Managing Eye Injuries in Dogs and Cats

By: Wendy Blount, DVM

TVMA Member
Nacogdoches, TX

Published April 2014

Eyelid Laceration

It is important to take your pet to a veterinarian quickly after suffering any laceration (cut) injuries to the eyelid as disruption of normal eyelid closure can lead to further problems if not repaired promptly. It is rare for any portion of the eyelid to be removed by the trauma. However, because of extensive swelling, it may seem that there are portions missing. Even if wounds and injuries appear old when discovered or extensively damaged, prompt surgical intervention is still advised to provide appropriate long-term eyelid function. After surgical correction, your pet will require both topical (to the eye) and oral antibiotics as well as pain medication.

Third Eyelid and Conjunctival Laceration

The conjunctiva is the soft, moist pink tissue surrounding the eye. Small cuts and injuries to the conjunctiva typically do not need to be repaired surgically as they often rapidly heal on their own. The third eyelid is the membraneA pliable sheetlike structure acting as a boundary, lining, or partition in an organism. that comes up from an angle near the bridge of the nose where the upper and lower eyelids come together. If lacerations of the third eyelid result in exposure of its cartilageFirm, whitish, flexible connective tissue., they should be surgically repaired to keep the cartilageFirm, whitish, flexible connective tissue. from damaging the eye.

Corneal Trauma

well-14-blount-eye-injuries-image-02The cornea is the clear front surface of the eye. Superficial ulcersAn open sore on an external or internal surface of the body, caused by a break in the skin or mucous membrane that fails to heal. are confirmed by staining, treated with eye drops prescribed by your veterinarian and often will heal within a week if no underlying conditions exist. Corneal lacerations and injuries are far more serious and, if they are deep, must be surgically repaired immediately to preserve your pet’s vision. As the size of the laceration increases, the likelihood of retaining vision decreases. If your pet is showing signs of corneal trauma (e.g., squinting, pain when exposed to light, cloudiness of the cornea, excessive tearing), it is imperative to see a veterinarian as soon as possible.

Proptosis

Proptosis results from trauma and injuries that causes the eye to protrude forward (out of the eye socket), becoming trapped by the eyelids. Dogs with very short noses and prominent eyes are at the highest risk. Whether it can be saved depends on how much of the blood and nerve supply to the eye has been disrupted and for how long, so prompt treatment is essential. The majority of proptosed eyes become blind, regardless of treatment. Not all proptosed eyes are replaced; some will need to be removed immediately if the damage is severe. The good news is that most dogs do very well with only one eye, and results in most cases are cosmetic. A procedure called tarsorrhaphy may be performed, in which the eyelids are temporarily sutured together to replace and protect the injured eye while swelling goes down over a period of about two weeks.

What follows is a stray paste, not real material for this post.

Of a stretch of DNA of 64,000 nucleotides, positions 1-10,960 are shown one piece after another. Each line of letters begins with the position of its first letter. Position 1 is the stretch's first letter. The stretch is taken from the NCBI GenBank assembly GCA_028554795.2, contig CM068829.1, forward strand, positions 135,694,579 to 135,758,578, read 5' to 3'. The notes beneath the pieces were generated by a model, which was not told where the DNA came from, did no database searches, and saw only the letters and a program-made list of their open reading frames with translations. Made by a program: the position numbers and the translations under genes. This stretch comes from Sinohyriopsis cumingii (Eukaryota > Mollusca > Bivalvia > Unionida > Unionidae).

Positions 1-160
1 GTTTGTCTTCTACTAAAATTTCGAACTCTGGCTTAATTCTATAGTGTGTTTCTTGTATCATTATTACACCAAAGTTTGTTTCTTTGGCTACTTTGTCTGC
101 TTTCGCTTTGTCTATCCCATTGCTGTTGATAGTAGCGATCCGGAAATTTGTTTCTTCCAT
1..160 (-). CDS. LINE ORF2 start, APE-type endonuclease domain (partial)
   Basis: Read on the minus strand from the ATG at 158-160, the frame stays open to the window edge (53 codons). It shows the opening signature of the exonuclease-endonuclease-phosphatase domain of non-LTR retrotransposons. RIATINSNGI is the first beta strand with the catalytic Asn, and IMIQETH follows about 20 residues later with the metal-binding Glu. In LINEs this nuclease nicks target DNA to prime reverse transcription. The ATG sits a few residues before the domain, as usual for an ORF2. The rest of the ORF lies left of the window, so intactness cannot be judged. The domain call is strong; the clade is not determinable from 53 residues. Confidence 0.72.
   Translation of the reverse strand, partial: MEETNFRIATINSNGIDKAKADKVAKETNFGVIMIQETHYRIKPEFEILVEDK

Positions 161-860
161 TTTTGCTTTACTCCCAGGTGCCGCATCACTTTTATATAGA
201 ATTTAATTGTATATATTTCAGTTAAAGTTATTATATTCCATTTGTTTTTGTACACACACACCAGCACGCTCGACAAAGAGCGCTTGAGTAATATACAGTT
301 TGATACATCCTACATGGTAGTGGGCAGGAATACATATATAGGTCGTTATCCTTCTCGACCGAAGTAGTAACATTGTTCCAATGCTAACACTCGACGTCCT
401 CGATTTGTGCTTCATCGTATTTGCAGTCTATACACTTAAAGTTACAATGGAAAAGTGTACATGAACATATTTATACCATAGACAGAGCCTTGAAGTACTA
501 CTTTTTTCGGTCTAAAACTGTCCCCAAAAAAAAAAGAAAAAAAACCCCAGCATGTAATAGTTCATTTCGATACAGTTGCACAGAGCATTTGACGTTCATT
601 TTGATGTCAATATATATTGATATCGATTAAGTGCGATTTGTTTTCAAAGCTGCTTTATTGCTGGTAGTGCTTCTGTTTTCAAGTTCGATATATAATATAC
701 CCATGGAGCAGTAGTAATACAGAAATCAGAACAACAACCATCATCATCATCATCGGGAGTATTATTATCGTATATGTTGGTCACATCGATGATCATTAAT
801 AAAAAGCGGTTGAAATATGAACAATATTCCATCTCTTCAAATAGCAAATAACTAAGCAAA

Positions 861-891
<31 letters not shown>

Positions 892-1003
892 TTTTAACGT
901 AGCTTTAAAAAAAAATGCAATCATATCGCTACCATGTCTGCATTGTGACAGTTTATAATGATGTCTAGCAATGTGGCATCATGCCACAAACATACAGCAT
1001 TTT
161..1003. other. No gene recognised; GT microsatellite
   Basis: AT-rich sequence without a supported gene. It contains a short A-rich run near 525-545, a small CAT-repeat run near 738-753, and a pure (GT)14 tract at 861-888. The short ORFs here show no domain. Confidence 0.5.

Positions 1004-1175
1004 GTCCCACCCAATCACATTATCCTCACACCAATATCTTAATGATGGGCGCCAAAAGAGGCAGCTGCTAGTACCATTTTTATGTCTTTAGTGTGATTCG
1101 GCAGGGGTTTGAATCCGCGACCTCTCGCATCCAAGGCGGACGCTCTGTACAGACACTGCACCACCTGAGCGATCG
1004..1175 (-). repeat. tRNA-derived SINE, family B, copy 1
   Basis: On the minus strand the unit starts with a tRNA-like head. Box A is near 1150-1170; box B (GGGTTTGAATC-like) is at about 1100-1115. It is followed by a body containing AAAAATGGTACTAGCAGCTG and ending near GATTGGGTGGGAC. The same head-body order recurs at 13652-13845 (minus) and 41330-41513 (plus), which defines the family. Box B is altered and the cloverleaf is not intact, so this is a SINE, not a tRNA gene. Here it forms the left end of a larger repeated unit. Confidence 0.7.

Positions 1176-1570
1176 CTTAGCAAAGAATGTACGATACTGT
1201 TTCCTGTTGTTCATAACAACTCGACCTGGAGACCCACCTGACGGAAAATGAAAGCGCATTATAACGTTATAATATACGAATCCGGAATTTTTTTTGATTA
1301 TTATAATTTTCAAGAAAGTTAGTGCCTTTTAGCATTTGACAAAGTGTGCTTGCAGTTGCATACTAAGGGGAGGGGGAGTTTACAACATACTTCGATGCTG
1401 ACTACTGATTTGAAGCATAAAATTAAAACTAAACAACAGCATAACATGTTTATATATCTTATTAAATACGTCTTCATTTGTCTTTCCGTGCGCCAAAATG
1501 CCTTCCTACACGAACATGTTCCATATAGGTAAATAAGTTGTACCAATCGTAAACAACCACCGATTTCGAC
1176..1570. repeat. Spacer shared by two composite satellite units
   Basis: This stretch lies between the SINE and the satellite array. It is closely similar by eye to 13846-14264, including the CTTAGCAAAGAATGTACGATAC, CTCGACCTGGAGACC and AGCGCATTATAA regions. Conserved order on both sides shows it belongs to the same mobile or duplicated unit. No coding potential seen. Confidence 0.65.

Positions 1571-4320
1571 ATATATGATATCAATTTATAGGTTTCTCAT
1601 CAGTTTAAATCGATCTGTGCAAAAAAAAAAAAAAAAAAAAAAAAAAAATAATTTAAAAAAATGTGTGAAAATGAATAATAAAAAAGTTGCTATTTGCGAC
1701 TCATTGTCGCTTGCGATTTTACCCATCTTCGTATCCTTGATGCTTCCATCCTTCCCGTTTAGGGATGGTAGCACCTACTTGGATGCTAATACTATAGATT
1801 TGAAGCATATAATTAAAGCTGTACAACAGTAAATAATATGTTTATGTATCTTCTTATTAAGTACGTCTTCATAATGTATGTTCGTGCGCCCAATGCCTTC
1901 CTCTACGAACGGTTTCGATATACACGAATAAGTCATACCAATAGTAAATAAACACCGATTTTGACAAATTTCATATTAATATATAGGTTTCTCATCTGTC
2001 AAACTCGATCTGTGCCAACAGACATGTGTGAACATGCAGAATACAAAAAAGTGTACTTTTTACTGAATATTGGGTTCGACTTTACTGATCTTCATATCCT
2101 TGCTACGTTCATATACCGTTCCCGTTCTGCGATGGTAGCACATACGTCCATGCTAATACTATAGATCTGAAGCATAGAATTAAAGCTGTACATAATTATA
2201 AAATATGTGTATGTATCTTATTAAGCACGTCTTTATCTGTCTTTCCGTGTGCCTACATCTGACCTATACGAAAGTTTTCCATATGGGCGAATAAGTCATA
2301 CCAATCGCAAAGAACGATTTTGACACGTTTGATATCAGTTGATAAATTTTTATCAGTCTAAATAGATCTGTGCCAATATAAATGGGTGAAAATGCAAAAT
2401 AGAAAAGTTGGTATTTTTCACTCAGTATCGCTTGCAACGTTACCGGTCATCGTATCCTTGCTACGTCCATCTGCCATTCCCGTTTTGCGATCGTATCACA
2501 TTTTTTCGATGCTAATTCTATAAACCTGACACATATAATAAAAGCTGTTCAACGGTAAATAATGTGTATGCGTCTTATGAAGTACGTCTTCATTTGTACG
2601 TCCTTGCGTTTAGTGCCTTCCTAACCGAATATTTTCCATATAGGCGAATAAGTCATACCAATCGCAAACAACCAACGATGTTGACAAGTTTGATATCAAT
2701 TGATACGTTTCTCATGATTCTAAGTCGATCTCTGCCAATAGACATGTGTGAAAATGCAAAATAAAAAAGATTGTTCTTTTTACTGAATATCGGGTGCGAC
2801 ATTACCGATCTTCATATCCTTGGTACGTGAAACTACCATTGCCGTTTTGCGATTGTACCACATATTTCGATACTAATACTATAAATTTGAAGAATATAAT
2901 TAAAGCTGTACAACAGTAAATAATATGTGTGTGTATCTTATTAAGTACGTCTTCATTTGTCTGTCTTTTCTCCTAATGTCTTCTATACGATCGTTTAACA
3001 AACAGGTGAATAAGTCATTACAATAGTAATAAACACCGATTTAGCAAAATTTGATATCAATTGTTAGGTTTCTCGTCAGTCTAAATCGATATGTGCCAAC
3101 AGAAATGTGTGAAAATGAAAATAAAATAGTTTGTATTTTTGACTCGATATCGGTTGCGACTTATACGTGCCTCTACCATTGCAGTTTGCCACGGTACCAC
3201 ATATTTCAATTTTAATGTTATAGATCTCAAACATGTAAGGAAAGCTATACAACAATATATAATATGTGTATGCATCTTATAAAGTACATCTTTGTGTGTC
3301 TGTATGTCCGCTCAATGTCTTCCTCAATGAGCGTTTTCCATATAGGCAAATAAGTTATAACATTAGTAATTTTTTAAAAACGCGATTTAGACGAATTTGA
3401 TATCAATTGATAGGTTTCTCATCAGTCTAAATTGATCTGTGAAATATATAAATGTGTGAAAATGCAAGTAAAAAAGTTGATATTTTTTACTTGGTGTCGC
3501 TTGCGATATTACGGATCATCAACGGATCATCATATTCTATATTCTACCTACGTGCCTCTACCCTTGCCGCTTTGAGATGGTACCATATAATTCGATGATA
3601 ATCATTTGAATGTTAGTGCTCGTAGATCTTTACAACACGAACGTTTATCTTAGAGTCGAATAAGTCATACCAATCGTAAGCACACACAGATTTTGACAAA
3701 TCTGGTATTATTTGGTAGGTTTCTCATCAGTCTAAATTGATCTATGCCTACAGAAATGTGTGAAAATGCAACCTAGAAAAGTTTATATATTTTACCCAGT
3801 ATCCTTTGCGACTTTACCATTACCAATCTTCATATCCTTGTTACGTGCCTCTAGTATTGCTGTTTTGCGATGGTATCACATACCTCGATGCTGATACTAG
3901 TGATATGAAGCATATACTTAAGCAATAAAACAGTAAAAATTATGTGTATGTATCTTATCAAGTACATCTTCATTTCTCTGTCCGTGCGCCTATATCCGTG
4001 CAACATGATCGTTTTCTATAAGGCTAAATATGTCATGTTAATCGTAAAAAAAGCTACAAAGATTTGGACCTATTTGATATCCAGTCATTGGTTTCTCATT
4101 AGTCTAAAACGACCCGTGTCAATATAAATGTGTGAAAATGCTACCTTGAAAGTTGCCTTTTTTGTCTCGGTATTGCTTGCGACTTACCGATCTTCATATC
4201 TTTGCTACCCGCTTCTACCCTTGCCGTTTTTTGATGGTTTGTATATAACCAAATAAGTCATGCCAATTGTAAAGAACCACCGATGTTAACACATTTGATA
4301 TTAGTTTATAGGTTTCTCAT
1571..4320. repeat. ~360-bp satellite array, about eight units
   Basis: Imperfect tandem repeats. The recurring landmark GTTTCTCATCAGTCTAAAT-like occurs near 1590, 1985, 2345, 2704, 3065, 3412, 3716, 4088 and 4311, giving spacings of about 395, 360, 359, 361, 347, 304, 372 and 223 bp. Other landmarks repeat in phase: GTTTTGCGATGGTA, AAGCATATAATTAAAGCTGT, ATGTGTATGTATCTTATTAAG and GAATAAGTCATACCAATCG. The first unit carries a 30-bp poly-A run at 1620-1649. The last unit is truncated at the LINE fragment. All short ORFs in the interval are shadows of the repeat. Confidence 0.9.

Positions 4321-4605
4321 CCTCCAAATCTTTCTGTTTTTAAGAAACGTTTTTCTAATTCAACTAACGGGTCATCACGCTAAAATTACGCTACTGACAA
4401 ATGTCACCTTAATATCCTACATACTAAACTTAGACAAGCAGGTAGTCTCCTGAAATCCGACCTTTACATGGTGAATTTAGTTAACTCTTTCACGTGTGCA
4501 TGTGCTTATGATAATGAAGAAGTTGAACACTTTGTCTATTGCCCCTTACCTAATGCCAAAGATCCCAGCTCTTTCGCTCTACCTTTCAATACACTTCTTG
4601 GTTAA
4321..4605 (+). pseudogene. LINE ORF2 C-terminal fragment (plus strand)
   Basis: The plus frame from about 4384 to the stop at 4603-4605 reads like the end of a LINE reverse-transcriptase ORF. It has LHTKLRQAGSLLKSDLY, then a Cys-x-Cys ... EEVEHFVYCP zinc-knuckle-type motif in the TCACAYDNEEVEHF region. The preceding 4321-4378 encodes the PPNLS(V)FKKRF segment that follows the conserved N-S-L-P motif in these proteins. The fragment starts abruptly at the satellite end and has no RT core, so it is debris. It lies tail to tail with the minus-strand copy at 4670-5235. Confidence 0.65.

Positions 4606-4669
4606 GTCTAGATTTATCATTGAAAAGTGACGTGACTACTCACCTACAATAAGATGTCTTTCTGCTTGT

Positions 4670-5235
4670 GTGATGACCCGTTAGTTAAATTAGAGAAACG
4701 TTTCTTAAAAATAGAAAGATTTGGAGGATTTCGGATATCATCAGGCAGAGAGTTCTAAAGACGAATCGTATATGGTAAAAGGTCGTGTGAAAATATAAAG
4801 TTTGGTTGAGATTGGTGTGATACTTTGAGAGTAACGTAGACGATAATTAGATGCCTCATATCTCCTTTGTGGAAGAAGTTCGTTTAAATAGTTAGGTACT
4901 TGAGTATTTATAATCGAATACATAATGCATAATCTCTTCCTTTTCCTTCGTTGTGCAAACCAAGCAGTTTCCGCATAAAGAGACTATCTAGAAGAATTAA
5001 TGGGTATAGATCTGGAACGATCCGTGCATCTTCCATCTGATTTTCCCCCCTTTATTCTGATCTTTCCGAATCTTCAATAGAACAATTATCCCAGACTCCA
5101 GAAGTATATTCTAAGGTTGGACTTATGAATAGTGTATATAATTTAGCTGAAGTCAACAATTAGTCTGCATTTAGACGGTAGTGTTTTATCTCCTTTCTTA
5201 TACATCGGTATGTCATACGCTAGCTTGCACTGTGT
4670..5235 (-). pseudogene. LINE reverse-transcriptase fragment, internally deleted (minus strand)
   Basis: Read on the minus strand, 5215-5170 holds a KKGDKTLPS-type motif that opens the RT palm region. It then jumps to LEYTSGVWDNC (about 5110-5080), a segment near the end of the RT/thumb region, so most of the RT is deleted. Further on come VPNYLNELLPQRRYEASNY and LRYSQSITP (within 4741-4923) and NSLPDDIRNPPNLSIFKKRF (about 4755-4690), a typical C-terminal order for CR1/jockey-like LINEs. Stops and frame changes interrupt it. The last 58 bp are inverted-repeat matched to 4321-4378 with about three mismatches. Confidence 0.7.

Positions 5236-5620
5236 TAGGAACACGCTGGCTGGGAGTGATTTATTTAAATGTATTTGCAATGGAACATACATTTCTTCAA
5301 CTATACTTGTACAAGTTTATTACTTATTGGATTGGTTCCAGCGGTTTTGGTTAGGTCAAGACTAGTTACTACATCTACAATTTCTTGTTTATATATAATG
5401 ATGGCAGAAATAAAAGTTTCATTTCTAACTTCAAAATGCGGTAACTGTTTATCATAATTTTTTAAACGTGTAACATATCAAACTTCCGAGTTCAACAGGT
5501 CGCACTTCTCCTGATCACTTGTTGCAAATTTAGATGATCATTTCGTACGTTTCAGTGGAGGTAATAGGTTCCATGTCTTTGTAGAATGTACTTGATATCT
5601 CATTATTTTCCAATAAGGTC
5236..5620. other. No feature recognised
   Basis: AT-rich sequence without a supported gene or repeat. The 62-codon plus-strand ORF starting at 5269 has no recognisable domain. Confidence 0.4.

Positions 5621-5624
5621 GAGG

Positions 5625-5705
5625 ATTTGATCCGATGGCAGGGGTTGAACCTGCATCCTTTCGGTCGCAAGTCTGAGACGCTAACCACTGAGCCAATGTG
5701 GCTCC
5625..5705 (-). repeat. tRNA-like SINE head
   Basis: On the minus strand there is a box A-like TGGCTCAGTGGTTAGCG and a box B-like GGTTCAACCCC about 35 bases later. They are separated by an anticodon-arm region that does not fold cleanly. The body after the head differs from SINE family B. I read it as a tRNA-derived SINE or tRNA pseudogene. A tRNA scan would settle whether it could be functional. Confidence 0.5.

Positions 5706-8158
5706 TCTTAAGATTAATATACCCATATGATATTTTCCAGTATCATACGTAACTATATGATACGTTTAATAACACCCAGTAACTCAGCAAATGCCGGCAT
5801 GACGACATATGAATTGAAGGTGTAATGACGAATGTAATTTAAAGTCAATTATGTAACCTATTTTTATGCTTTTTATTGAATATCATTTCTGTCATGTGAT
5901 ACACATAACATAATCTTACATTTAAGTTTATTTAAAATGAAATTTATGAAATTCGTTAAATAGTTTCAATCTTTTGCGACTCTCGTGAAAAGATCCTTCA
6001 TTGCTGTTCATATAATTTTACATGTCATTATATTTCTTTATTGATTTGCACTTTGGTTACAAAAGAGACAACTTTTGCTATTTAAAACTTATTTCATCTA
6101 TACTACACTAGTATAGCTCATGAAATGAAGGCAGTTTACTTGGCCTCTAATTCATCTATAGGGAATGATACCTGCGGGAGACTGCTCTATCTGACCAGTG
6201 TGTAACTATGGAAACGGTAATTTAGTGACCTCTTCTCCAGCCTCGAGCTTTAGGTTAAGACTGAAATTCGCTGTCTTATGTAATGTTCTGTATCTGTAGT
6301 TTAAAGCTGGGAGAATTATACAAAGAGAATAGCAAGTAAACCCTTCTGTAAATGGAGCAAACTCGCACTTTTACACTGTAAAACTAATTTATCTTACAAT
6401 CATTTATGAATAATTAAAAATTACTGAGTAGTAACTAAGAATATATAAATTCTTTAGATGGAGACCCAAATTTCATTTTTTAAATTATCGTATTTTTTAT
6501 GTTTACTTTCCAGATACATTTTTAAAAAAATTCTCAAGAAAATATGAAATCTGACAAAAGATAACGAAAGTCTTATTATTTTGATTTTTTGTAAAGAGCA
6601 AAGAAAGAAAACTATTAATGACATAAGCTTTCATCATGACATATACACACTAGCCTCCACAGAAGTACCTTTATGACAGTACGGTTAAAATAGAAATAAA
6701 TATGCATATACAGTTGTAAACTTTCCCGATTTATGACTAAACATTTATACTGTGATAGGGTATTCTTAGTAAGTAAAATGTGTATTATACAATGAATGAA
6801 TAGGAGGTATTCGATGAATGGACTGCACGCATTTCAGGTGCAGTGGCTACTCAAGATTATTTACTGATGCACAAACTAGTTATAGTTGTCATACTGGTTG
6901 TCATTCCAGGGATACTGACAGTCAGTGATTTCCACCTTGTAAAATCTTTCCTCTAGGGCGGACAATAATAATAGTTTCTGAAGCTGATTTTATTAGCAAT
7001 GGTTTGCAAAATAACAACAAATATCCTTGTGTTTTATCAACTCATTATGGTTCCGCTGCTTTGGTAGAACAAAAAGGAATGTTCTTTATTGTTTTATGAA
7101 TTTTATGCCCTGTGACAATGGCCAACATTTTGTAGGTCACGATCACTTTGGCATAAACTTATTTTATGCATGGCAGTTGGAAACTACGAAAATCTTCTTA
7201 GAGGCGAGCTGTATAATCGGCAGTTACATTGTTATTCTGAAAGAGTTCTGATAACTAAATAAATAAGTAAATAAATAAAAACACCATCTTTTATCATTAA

Trauma-Induced Anterior Uveitis

Sometimes trauma to the eye causes bleeding or inflammation within, resulting in “anterior uveitis.” Anterior is the medical term for “front part,” and uveitis is the medical term for inflammation of the part of the inside of the eye. Symptoms of these injuries include cloudiness and/or blood in the eye and redness of the surface. It is important to seek prompt treatment of this inflammation by a veterinarian to prevent development of glaucomaA condition of increased pressure within the eyeball, causing gradual loss of sight. and loss of vision. Disruption of the lens is particularly likely to cause loss of vision and possibly also loss of the eye.

Foreign Bodies

Corneal foreign bodies may range from small plant seeds that become adhered to the eye surface and can be removed by flushing to thorns or other sharp fragments that completely penetrate the cornea and might result in corneal laceration. Most conjunctival foreign bodies can be removed after applying eye drops to numb it, with no surgical closure required unless the defect is very large.

Foreign bodies making their way completely into the eye may or may not need to be removed based on the reactivity of the material and location. Ultrasound, X-ray, MRI, CT or a combination of these may be necessary in order to determine the location and nature of the foreign body. Foreign bodies themselves may result in permanent visual loss; subsequent damage from disruption of the lens capsule or inflammation within the eye also may result in vision loss.

Because of the many factors involved in determining the prognosis and most appropriate treatment plan, referral to a specialist should be considered in these cases if the eye is to be saved.


Reference:
Westermeyer, Hans. “Management of Common Eye Injuries.” World Small Animal Veterinary Association World Congress Proceedings, 2013.

 

 

Wendy Blount, DVM, is a graduate of Texas A&M College of Veterinary Medicine who lives in Nacogdoches, Texas. Dr. Blount practices at Eastex Veterinary Clinic. She is the medical director for O’Mally PET low cost spay-neuter clinic and also gives continuing education seminars.